Having a patterned background can add some fun and texture to your webpage. Using CSS instead of an image to create a background can speed up the load time of your page. In under five minutes, create a polka-dot pattern for the background of your webpage using gradients and background properties. It’s spot on.
- [Instructor] Hi, this is Chris Converse, and in this episode, we'll create a polka dot pattern for the background of our web page using gradients and background properties in CSS. So if you'd like to follow along, download the exercise files, and let's begin by opening the HTML file in a text editor. And once you have the HTML file open, you'll see we have a pretty simple layout in place here. Inside of the body area, we have an article element. Inside of the article element is an image, an h1, and a paragraph. If you look at this in a browser, you'll see a dark blue background in the body as well as a dark blue background in the article area.
And now to create our polka dot pattern in the background, let's go back to the exercise files. Let's find style.css and open this in our text editor. Once you have this open, let's find the rule that targets the body element. And then down here, after background color, let's come in here and add another property for background image. So we'll type background dash image, and for the value, we'll add a radial gradient. So we'll type radial dash gradient, beginning and ending parenthesis, then a semicolon. So I'll come in here and put radial gradient on its own line, and then a semicolon on its own line after that, because we're going to put two radial gradients in here.
And so for the first radial gradient inside of the parentheses, we're going to add a light blue color. So a pound sign, five seven for red, six one for green, and seven f for blue. Then a space. Then we'll set our first radial stop at 20%. Then a comma and a space. The second color's going to be transparent. So we'll type transparent, then a space, and we'll set the second radial stop to zero. So with this in place, if we hit save and go back to the browser, we'll see our first dot showing up in the background.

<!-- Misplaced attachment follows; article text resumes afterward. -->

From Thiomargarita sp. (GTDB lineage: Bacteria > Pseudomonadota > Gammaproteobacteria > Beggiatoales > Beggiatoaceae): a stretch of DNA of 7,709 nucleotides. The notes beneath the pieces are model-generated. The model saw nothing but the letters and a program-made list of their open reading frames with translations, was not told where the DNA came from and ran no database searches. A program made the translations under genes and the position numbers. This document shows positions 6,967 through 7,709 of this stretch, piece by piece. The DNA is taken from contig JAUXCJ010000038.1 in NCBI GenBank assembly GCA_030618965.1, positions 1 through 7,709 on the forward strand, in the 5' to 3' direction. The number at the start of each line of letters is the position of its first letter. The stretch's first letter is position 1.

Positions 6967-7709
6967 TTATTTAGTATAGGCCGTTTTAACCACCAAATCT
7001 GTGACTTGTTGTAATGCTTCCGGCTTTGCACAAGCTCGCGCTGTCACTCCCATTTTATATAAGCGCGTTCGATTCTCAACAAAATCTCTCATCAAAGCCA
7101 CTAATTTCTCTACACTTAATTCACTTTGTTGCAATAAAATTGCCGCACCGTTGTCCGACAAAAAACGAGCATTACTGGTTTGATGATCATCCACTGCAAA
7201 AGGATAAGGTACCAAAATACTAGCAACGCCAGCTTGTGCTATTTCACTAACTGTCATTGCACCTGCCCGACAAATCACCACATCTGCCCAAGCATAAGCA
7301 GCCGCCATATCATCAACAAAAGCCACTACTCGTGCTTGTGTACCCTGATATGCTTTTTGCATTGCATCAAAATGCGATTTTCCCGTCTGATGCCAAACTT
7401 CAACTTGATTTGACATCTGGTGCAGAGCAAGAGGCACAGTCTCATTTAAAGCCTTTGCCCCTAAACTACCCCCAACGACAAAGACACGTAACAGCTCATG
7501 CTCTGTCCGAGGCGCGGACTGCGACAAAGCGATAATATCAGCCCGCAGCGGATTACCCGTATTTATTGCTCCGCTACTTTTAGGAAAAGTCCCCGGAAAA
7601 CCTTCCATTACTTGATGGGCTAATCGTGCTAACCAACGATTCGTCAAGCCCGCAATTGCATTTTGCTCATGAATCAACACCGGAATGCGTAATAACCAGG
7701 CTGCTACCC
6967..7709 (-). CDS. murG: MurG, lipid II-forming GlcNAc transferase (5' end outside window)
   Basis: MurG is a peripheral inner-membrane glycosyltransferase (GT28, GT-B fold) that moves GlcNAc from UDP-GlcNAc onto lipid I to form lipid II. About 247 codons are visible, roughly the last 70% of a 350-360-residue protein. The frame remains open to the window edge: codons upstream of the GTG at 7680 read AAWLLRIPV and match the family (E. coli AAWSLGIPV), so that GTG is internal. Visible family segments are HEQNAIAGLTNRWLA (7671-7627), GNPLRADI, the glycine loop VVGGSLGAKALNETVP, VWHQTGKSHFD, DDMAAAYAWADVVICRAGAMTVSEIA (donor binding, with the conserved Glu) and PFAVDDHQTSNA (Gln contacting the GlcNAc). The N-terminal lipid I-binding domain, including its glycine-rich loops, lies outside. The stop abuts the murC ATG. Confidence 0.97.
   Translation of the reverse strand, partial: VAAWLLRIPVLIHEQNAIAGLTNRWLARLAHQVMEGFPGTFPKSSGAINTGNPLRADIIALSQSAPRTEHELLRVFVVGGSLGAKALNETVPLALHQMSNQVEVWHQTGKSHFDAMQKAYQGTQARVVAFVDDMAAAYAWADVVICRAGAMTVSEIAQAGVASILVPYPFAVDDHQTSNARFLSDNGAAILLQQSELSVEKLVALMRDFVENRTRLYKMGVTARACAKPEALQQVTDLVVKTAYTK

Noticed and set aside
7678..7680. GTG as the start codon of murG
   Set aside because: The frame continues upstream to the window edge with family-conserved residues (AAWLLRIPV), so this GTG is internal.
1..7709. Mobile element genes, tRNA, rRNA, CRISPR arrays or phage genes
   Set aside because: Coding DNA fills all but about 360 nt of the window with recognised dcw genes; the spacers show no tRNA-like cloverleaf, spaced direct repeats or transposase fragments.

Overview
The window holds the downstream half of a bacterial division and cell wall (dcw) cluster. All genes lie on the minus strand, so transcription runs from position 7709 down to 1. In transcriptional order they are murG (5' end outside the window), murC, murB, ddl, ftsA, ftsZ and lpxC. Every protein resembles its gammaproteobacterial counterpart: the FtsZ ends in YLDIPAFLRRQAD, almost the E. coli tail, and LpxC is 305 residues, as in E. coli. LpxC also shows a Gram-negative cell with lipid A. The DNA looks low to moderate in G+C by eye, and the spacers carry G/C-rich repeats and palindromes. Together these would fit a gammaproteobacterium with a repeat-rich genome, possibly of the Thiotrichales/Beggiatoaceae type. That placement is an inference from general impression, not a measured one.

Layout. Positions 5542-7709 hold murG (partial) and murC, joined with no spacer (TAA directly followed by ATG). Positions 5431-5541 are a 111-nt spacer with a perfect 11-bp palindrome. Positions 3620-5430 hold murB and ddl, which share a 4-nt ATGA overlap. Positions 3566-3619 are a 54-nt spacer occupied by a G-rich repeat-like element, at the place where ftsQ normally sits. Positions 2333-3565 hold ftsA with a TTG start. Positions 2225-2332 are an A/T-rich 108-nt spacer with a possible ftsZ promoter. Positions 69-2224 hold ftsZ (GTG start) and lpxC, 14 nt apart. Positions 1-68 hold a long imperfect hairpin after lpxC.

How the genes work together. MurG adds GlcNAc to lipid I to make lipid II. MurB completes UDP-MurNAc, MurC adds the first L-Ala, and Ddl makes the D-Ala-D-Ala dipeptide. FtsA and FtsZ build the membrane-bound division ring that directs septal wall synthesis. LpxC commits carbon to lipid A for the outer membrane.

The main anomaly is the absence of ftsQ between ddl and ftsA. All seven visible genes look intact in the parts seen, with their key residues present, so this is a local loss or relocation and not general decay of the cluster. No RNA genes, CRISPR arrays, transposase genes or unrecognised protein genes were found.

So now back in our CSS, let's come in here and copy this entire property. Let's hit a comma, and then paste it again on the next line, and we'll leave all of the settings the same. Now if you were to save your CSS and go back to the browser, we're actually looking at two dots now in the background, but they're exactly on top of each other. So now let's come back to our CSS and let's add a background size property. So we'll type background dash size, and just to make this large enough so we can see what's going on, we're going to set this to 60 pixels on the width and 60 pixels on the height.
Save your CSS, and you'll see that the background repeat, which is on by default, is now showing, so we can see all of the dots. Now, again, all of these dots are on top of each other from the two radial gradients. So the next thing we're going to do is set a background position property. So on the next line, we'll type background dash position. We're going to set this to zero for the x and zero for the y, and then a comma, and then we're going to set an offset. And we want the offset to be half of the size of the background size. So since the background size is 60 pixels, we're going to set the offset to 30 pixels, then a space, then 30 pixels again.
Add in your semicolon, hit save, and now we'll see both sets of radial gradients that are being set with the background image. And now the last thing I want to do to make these smaller is first come into the radial gradient, change 20% to 12%, we'll do this for both. Then we'll come down to background size. We're going to change this from 60 down to 20, and then for the background position offset we're going to set this to half of the background size. So we'll set these each to 10 pixels.
And with that in place, we'll hit Save, go back to the browser, and hit Reload. And now with nothing more than CSS, we have a tiling polka dot pattern in the background of our web page. And so with that, I'll conclude this episode, and as always, thanks for watching.
Note: There will be free exercise files for most episodes, which will allow you to follow along with author Chris Converse, as you explore all the possibilities CSS has to offer.
Skill Level Intermediate
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